Intermountain - Caring Solutions, Strong Families, Healthy Communities

No Means NO (and I Love You)

By Steffani Turner, LCSW, Community Services Director at Intermountain

Well, it happened again last night . . . and we both went to bed feeling terrible.  I said NO! Again. For the umpteenth time. It seems like I say NO every day, all the time, in fact.  One little, teeny word is so powerful.

In the 20 plus years of my career working with children, as well as the 20 plus years of being a parent, if there is one thing I would ask of each parent–just one thing—it would be that they learn to tell their child NO.

I understand what it’s like! It’s such a little word with such big implications.  Saying NO feels like it creates a rift in the relationship between you and your child, a rift that sometimes becomes an insurmountable mountain that you precariously traverse with a rock pick in hand.  Along the way, you get harsh words, yelling, tantrum, pouting, “I hate you” and all the other heart-puncturing weapons thrown at you to dissuade. It almost makes you want to quit, back down, take another path, an easier one, one where your child is smiling and hugging you!

Why is that little word so important to all human wellbeing?  Well, for a moment, lets imagine a world where we were never told NO.  Those stop signs around town? They would be meaningless – just suggestions, really.  How about when that jerk cuts in line at the DMV?  What if everyone did that?  Being told NO, gently, by our parents and teachers taught us to wait our turn.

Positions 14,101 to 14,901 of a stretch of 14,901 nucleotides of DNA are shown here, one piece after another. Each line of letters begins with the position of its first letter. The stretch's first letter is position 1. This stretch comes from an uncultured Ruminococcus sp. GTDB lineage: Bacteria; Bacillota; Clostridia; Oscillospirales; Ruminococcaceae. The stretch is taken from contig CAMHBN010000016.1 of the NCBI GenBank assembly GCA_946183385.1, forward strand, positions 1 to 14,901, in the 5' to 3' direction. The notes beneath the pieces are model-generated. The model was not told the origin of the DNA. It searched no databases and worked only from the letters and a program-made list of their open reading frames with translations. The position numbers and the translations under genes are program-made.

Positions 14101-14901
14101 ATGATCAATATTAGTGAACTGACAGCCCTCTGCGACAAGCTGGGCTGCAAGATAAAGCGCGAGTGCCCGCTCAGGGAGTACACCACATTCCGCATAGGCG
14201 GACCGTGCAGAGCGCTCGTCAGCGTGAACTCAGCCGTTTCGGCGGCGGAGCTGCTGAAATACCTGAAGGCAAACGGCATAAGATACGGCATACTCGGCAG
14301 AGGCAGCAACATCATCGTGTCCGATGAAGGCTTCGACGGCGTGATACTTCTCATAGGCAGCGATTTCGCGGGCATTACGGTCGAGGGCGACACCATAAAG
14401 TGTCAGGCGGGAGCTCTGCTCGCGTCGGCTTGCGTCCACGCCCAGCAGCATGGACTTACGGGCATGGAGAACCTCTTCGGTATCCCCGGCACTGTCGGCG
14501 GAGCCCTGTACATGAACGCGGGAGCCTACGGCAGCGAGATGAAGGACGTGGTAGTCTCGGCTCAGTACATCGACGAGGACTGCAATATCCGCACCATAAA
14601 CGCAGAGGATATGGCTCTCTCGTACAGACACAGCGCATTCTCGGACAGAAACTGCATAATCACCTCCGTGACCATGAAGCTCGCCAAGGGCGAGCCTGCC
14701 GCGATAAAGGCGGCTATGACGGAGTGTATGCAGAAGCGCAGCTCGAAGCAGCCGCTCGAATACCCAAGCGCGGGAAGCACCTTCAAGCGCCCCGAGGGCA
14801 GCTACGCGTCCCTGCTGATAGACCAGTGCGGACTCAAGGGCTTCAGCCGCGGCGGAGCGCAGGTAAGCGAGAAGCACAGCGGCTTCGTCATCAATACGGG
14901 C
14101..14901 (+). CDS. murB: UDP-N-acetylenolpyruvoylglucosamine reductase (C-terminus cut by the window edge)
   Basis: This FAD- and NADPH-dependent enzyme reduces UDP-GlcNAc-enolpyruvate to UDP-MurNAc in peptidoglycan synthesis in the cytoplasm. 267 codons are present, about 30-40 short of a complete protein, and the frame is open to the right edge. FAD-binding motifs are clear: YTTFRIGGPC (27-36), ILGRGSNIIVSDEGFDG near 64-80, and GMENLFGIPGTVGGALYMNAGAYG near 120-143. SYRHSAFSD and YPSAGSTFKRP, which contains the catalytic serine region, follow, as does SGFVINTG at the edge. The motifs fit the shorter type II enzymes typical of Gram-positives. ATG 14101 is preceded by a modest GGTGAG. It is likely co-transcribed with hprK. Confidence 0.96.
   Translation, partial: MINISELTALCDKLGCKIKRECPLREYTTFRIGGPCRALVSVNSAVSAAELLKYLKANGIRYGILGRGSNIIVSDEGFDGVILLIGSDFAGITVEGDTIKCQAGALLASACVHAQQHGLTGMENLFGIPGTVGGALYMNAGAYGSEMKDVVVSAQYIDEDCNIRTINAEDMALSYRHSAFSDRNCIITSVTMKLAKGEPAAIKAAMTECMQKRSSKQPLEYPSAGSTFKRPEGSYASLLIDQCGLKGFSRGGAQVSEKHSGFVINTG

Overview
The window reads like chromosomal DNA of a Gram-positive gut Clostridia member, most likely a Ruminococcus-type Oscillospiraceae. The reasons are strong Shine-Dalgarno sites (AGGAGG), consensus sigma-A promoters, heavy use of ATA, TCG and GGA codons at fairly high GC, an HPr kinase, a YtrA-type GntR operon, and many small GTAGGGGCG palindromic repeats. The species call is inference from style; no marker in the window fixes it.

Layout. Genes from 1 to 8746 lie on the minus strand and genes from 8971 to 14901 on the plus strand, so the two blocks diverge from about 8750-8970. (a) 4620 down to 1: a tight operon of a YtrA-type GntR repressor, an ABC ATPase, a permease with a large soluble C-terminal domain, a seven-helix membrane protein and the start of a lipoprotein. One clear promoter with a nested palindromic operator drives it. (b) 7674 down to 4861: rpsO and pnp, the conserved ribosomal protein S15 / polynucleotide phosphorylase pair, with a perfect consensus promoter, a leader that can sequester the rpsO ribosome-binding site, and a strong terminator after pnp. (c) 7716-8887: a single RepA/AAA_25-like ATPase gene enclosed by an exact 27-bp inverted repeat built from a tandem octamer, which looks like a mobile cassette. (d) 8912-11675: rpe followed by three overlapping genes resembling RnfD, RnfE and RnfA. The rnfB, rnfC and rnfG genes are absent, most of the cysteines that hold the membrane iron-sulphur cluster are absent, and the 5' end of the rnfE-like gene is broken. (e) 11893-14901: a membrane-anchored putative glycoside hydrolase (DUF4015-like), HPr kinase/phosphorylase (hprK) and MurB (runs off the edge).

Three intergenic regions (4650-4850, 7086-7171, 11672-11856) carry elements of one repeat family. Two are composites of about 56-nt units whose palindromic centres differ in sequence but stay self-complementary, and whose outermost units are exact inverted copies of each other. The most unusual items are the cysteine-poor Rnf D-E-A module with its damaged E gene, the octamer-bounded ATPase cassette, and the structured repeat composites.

Think of all the ways adults tolerate NO on a daily basis:

Doing a project for your boss when you don’t agree with the premise.

Fixing the lawnmower for your spouse when you would rather go fishing.

Having a disagreement without yelling or punching.

Stopping after only one drink when your inner child is telling you to order a refill.

As parents, I think we struggle with NO for a lot of reasons.  We are tired. It’s a crazy-busy world.  If you are in a two-parent household, both of you may be working, the kids have activities and you are just trying to get by.  But 25% of youth in Montana are growing up in single parent households.  That means you have half the resources and double the responsibility! You are often playing mom and dad.  You may be exhausted, insecure in your parenting role or afraid of how your child will react, especially in a public place. (I swear Walmart is the best place to throw a tantrum.)  We are afraid of how our children will feel about us, if they will be mad at us.  We are afraid that it will stifle their creativity, they won’t be such free thinkers.

The reality is, learning NO is all a part of the human condition.  It is a part of learning boundaries and limits, how far to go and how much to have.  We are survivalists by biology.  It is how we were engineered (or we would probably have died out long ago).  We take what we can get when we can get it.  But we also learn societal rules, because you don’t want to be left out of the clan when the saber-tooth tigers are out hunting.  We learned that by being together we can do more, but we have to have rules or we don’t accomplish anything.  Weirdly, NO is good.  NO makes we feel safe.  NO makes our children feel like we love them and care about their wellbeing.  NO is extremely important.